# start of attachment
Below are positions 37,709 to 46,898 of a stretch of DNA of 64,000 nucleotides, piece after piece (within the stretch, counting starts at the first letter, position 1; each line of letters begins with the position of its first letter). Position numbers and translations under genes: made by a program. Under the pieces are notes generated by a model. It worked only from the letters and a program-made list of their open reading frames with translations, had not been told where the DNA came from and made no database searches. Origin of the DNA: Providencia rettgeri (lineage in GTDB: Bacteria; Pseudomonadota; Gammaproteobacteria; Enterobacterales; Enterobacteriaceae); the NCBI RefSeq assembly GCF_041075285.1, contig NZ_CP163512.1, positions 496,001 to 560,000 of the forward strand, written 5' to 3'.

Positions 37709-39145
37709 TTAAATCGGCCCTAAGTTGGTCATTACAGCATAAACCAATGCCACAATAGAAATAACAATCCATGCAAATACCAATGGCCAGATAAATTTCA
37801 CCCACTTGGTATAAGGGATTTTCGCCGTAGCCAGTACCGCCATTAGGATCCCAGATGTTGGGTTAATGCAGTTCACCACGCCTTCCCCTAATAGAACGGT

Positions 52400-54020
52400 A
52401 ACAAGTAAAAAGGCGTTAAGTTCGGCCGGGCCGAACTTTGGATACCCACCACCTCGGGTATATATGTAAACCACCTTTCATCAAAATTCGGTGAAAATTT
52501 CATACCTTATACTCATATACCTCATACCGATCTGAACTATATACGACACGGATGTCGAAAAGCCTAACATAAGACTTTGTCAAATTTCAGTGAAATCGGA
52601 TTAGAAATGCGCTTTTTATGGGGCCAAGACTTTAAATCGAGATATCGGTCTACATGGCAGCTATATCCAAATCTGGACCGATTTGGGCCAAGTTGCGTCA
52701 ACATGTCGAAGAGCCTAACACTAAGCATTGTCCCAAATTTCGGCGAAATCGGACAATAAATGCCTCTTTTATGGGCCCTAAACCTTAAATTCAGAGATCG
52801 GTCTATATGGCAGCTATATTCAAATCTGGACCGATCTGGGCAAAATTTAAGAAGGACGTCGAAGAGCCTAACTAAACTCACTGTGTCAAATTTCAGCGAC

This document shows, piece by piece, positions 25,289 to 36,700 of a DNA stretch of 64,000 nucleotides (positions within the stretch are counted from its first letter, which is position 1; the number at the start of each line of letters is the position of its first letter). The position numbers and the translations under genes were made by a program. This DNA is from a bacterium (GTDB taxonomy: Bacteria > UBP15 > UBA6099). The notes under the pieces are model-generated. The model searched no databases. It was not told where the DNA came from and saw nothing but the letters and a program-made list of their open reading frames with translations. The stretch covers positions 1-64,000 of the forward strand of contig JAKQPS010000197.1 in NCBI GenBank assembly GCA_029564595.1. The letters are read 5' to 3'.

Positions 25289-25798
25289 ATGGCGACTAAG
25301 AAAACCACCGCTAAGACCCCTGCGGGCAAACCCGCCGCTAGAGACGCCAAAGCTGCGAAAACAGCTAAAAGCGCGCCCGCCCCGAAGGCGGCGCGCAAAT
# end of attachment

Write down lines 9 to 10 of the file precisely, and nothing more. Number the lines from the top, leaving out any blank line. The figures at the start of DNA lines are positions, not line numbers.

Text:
52601 TTAGAAATGCGCTTTTTATGGGGCCAAGACTTTAAATCGAGATATCGGTCTACATGGCAGCTATATCCAAATCTGGACCGATTTGGGCCAAGTTGCGTCA
52701 ACATGTCGAAGAGCCTAACACTAAGCATTGTCCCAAATTTCGGCGAAATCGGACAATAAATGCCTCTTTTATGGGCCCTAAACCTTAAATTCAGAGATCG